INTEL HAS HIT a major brick wall in terms of security flaws as its all its chips produced over the last decade contain a vulnerability that puts Windows and Linux kernels at risk.
The security hole appears to be a design flaw that essentially allows commonly used programs to essentially read or discern the contents and layout of a computer's protected kernel memory areas, reports the Register.
Given kernel memory is dedicated to the core components and interactions of an operating system with its hardware, the flaw could be exploited by a malicious programme to expose secured information such as passwords, and effectively compromise a targeted machine or indeed server network.
To fix the problem, major changes are required at the operating system level for Windows and Linux, as well as macOS; effectively the flaw is one major pain in the neck to patch.
Further details on the security hole are being kept under wraps and Intel has declined to comment on it at the moment, presumably because a lot of work is underway to mitigate it and any extra information at the moment could play into the hands of opportunistic hackers.
However, fixes do exist; the only problem is the can hoover up five to 30 per cent of your computer's performance.
The Register explained that current Linux patches involve separating the kernel's memory from user processes like running programs.
Given the kernel basically acts as an interface between applications and processor hardware, it is kept present but invisible in the virtual memory of all processes and programmes to ensure that they run quickly when needing to do anything mildly significant such as write a file.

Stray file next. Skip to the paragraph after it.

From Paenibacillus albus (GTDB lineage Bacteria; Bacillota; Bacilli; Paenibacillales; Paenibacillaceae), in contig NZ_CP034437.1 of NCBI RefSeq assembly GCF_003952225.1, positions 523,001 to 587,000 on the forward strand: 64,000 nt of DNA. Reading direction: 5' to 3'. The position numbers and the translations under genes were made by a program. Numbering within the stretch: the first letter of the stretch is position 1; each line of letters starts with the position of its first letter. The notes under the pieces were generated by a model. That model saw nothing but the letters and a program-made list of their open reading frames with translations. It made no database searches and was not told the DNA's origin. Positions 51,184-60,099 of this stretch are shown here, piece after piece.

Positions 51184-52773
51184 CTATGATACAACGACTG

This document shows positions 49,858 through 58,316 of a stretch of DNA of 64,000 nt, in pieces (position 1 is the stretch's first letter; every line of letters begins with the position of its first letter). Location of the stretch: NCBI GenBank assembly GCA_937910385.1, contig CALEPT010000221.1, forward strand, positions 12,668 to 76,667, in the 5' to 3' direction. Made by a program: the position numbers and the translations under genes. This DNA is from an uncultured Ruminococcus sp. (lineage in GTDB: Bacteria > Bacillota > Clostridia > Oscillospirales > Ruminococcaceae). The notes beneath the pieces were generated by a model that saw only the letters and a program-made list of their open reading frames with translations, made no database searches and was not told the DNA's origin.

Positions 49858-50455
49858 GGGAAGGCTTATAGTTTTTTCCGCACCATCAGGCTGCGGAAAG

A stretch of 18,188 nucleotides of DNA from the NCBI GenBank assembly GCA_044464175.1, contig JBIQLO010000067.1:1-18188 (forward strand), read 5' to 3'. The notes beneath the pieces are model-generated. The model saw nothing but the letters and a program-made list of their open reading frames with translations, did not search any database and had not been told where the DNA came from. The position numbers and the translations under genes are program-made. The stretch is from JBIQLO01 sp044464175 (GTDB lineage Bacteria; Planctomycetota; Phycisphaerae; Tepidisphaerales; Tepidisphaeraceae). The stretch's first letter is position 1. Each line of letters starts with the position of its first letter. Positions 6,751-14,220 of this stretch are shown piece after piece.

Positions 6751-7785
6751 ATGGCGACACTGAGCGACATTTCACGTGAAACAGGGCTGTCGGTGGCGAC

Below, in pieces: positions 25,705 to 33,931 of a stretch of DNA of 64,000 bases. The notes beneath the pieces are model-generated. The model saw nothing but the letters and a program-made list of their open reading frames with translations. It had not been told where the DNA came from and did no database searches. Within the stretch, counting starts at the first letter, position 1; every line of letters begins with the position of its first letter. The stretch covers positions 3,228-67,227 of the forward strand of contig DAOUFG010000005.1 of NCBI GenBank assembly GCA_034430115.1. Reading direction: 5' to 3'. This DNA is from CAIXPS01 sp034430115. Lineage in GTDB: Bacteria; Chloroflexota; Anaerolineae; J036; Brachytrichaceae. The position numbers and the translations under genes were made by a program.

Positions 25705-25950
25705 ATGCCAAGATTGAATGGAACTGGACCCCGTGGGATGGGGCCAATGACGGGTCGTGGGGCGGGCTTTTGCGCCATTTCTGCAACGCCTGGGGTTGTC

In short, there's a lot of to and fro between the processor, kernel and user processes. But the flaw in Intel chips means the kernel memory data can be seen in the programmes or processes' table pages.
As such a fix known as Kernel Page Table Isolation, separates the kernel data from the virtual memory address space of user processes; where it was once invisible its now effectively no longer present.
This separation requires more switching between separate address spaces whenever a programme or process makes a system call requiring the processor to access the kernel.
This takes up more time and can effectively slow machines with Intel chips down quite a bit. AMD processors are not affected despite using the x86 architecture.
The Register notes that AMD CPUs use microarchitecture that doesn't allow memory references, essentially preventing its processors from performing speculative execution whereby they try to predict and fetch the code they expect to run next in order to boost performance, something which Intel's chips do.
AMD must be quietly sniggering into their cornflakes this morning.
The impact of such a slowdown has yet to be properly assessed. It may not affect everyday PC and laptop users, but in data centres with servers running Intel chips where every second of performance counts, the effects could be more significant.
At present, all we can do is sit back and see what happens. No doubt such a flaw will require Intel to rework its chips as well as see operating system patches implemented.
But for those of you who've opted for one of AMD's Ryzen processors, you're welcome to feel smug round about now. µ
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